Search transcripts:    Advanced Search
Notable New     Yorkers
Select     Notable New Yorker

Bennett CerfBennett Cerf
Photo Gallery

Session:         Page of 1029

probably never will, but when Jackie Susann came up to the sales meetings, she impressed all of us with her savvy and drive. The Geis presentations at the sales meetings were always rather amusing interludes, anyway. Our editors would outline our Random House, Knopf, and Pantheon entries and Geis would then come up with all his trivia--you know, puzzle books and crazy gimmicks. Then he introduced Miss Jackie Susann, who was quite a good-looking dish. She impressed the salesmen with her elaborate plans to push her book herself. Oh, boy, did she mean what she said! Nobody knew that they were in at the birth of another Peyton Place. But the book came out and became, of course, a huge best-seller. Nobody complained about this because many worse books are being published than Valley of the Dolls. Of course, when it went into paperback, the rush was on. In four months, that book sold in paper almost nine million copies! Unbelievable! The movie now is breaking records. This week's Variety pillories it as one of the most terrible pictures of the last ten years. It's miserably written, miserably produced, and horribly acted. All doesn't make a bit of difference, it seems. This picture is pre-sold. I read in Variety that in some town that never ran a picture more than three days in its history, it's in its fourth week!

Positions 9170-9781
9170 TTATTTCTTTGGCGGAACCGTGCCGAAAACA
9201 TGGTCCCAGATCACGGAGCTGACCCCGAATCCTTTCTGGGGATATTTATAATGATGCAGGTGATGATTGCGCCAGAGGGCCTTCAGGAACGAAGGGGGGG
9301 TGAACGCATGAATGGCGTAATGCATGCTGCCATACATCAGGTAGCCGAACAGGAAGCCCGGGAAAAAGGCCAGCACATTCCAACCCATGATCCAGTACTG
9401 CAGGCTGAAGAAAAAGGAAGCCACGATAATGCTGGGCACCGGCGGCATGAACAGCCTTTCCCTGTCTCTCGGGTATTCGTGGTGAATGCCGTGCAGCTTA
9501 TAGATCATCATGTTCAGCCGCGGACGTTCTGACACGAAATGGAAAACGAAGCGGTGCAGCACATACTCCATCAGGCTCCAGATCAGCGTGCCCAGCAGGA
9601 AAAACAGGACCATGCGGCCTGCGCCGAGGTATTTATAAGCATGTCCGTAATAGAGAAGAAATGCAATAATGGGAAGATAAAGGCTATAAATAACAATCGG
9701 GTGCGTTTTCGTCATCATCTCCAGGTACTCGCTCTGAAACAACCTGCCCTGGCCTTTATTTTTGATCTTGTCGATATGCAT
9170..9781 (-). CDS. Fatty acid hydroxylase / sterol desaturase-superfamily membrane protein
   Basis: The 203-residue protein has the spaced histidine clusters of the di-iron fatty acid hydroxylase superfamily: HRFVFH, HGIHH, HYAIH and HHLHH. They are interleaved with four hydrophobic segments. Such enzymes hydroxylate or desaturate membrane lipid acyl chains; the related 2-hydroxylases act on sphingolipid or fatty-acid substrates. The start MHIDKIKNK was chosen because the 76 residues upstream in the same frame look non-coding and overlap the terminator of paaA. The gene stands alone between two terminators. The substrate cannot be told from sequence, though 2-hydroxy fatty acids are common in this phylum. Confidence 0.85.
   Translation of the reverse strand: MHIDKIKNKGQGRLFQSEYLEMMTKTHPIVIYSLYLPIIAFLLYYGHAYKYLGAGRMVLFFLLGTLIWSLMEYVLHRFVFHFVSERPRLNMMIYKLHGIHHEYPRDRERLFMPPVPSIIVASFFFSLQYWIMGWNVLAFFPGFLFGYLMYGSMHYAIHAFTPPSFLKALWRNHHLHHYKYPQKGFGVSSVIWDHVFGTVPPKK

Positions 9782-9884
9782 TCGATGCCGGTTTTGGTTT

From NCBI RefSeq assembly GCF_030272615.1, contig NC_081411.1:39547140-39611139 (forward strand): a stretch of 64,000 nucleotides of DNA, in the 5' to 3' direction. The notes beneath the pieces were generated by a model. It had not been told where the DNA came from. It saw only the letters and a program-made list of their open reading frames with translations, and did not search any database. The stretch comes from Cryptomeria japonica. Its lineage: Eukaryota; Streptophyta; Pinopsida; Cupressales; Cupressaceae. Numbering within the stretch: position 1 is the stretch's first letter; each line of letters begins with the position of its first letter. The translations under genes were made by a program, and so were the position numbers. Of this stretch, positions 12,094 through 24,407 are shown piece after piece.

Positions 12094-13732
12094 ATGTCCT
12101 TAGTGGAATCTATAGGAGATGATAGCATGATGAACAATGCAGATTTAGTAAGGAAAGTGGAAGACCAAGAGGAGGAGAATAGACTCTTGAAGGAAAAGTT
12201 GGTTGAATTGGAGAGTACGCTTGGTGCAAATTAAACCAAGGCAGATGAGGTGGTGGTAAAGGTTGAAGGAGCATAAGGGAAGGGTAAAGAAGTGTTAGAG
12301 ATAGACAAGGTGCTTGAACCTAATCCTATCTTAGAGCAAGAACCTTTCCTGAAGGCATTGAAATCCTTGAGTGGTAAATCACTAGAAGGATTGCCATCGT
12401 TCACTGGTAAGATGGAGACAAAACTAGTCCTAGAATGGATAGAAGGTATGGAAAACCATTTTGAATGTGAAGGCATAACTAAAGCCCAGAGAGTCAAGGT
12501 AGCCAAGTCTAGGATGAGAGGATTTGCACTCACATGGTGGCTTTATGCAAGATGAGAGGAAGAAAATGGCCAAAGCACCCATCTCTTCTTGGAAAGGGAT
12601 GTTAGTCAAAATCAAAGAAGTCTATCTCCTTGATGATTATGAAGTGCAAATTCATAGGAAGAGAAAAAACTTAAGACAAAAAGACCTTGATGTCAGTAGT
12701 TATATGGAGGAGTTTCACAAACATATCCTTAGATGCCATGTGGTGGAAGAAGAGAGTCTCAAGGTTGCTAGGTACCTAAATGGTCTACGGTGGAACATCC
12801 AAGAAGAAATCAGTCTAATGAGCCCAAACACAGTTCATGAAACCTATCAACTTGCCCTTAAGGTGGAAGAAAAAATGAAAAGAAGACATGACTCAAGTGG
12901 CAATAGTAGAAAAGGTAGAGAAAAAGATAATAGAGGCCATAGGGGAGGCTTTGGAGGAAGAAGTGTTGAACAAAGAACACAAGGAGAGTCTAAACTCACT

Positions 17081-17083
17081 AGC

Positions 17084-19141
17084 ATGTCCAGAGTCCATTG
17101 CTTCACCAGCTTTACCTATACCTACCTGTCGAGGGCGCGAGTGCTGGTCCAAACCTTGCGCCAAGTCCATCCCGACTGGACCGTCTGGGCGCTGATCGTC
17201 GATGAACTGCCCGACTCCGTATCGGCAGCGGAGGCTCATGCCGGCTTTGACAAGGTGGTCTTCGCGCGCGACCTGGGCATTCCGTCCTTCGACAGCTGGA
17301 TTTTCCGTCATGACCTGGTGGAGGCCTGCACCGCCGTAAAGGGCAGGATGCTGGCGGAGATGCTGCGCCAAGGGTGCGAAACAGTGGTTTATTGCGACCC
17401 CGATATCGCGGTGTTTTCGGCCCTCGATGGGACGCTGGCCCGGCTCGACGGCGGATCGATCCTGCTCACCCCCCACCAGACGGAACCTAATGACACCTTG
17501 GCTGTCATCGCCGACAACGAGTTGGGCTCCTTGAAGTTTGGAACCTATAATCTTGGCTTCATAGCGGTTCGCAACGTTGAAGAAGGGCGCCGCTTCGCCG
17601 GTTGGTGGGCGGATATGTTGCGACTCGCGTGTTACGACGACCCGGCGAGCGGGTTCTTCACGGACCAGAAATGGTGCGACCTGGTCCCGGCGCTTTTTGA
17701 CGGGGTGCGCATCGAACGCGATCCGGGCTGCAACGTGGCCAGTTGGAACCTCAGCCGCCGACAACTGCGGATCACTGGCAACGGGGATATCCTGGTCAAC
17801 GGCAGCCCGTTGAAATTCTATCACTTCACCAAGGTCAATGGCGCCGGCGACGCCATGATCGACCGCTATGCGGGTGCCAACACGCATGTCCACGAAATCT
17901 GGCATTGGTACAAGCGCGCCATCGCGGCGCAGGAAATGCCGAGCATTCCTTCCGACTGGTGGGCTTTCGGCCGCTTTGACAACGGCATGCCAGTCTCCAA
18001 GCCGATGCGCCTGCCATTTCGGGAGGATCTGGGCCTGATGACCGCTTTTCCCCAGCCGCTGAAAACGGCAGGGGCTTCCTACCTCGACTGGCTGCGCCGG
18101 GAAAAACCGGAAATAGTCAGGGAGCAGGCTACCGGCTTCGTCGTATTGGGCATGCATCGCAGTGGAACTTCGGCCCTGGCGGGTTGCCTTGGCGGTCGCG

This wasn't where we began shying away from Bernie Geis. It was when he began developing a new theory of having scandalous books written to order about living people. They are called novels so that the person who is being crucified has really no come-back. The author therefore is able to delineate

© 2006 Columbia University Libraries | Oral History Research Office | Rights and Permissions | Help